Howard Co. hopes refinancing helps to lessen pain of budget cuts Layoffs may loom, Ecker warns

October 17, 1991|By Michael J. Clark | Michael J. Clark,Howard County Bureau of The Sun

Howard County expects to cut $2 million from its $9.5 million shortfall by refinancing up to $96 million in debt at lower interest rates.

However, layoffs may still be necessary to balance the budget, County Executive Charles I. Ecker said this week.

Mr. Ecker and Council Chairman Vernon C. Gray, D-3rd, discussed the refinancing plans upon their return from New York, where they prepared for a major bond refinancing next week.

While refinancing will reduce the shortfall, Mr. Ecker said, it will not stave off a "redefining of government with the cutback and elimination of services."

Raymond S. Wacks, the county budget officer, said local government is to be cut 10 percent to 15 percent in the latest round of budget trimming.

In June, with the County Council's support, Mr. Ecker cut 12 percent from the operating expenses for fiscal 1992, which began July 1. As a result, the current $270 million budget is $16 million less than the budget for fiscal 1991.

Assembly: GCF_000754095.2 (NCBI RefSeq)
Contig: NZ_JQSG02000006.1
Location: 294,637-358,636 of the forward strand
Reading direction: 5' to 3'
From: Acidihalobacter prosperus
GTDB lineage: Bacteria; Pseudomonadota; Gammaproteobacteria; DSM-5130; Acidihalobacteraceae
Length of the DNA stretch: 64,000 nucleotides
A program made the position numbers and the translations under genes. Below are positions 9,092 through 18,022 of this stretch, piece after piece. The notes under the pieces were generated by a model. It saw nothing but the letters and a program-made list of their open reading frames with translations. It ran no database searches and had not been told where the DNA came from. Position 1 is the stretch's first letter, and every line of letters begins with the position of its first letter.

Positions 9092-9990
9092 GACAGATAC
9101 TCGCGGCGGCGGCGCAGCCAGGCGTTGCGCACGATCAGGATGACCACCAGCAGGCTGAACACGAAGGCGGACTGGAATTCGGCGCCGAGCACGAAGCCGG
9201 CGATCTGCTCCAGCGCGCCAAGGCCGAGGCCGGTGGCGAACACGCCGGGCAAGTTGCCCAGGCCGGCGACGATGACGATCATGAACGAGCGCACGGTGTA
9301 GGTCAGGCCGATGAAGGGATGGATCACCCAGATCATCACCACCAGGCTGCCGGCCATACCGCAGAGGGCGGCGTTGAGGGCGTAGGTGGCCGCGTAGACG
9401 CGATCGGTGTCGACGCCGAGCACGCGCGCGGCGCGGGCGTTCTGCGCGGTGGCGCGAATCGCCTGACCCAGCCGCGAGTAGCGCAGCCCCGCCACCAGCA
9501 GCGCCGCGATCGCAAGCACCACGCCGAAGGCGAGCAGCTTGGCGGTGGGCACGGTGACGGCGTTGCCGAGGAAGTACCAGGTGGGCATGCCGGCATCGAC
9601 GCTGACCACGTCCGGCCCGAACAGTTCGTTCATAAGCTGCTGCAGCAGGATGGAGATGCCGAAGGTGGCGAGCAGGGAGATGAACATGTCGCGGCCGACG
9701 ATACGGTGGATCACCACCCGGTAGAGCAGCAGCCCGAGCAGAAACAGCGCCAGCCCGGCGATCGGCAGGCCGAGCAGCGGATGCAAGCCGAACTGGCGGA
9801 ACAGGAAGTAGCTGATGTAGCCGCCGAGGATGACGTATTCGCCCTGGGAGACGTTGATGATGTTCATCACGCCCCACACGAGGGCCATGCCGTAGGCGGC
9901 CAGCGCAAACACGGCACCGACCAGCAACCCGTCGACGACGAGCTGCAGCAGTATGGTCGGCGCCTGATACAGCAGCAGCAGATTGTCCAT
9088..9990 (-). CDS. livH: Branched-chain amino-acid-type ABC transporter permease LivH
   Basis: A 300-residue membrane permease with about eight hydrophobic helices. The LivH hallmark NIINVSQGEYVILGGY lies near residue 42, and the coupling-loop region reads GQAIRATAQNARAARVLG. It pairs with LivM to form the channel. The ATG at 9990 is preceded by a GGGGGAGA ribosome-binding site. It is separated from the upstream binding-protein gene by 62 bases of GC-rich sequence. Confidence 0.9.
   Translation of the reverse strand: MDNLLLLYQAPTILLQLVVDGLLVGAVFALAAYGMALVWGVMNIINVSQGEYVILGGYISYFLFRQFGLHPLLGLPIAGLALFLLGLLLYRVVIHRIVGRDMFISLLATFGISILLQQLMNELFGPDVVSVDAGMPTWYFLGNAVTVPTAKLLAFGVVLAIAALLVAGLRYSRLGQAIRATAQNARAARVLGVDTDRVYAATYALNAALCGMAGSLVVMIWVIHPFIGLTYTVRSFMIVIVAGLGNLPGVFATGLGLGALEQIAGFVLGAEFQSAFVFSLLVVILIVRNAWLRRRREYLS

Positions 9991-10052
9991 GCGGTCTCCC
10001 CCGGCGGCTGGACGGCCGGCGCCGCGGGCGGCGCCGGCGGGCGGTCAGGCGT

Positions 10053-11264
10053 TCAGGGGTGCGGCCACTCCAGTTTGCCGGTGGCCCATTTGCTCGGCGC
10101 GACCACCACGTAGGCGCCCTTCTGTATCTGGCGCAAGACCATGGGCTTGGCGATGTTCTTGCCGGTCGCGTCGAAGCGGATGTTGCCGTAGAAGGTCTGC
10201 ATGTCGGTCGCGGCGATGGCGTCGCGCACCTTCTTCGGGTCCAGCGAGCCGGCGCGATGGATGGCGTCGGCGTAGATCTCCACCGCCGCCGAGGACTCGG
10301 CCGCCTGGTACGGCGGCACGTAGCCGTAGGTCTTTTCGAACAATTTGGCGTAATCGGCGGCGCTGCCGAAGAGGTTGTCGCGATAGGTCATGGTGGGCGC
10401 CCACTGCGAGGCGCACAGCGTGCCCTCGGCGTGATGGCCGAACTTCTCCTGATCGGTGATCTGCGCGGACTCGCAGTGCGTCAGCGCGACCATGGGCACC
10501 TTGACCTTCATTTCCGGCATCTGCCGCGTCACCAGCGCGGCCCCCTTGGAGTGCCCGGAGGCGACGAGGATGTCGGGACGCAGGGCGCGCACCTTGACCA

"The county government is wary that there will be even further cuts announced by the state later because the state deficit is likely to be greater than the $450 million now projected," he said.

"I want to make layoffs the last thing we do," said Mr. Ecker, who pared 40 employees in June. Eleven were rehired in new jobs. "But I don't think I can avoid layoffs or furloughs."

Mr. Ecker said he expected to announce his budget cuts in two weeks and submit them to the council. The cuts stem from an anticipated $5.5 million decrease in state aid, a projected $1 million shortfall in tax revenues and the $3 million fiscal 1991 deficit.

The county will hold a public hearing on budget cuts at 7:30 p.m. Oct. 24.

Mr. Gray said the council will evaluate all the services provided by the county government during the budget-cutting process. He said he also wants Mr. Ecker to say which employees are to be laid off when the budget cuts are submitted to the council.

"It is clear we will not be able to do what the government did in the days of expansion in the '80s," Mr. Gray said. "We will have to take a serious look at what government can best provide and what should be left for the private sector to do -- from street-sweeping on down."

He said the county government "can not evade its responsibility in human services, police, fire and education. But we don't have the resources to address expectations of what would be nice for government to do. We have to look at real needs."

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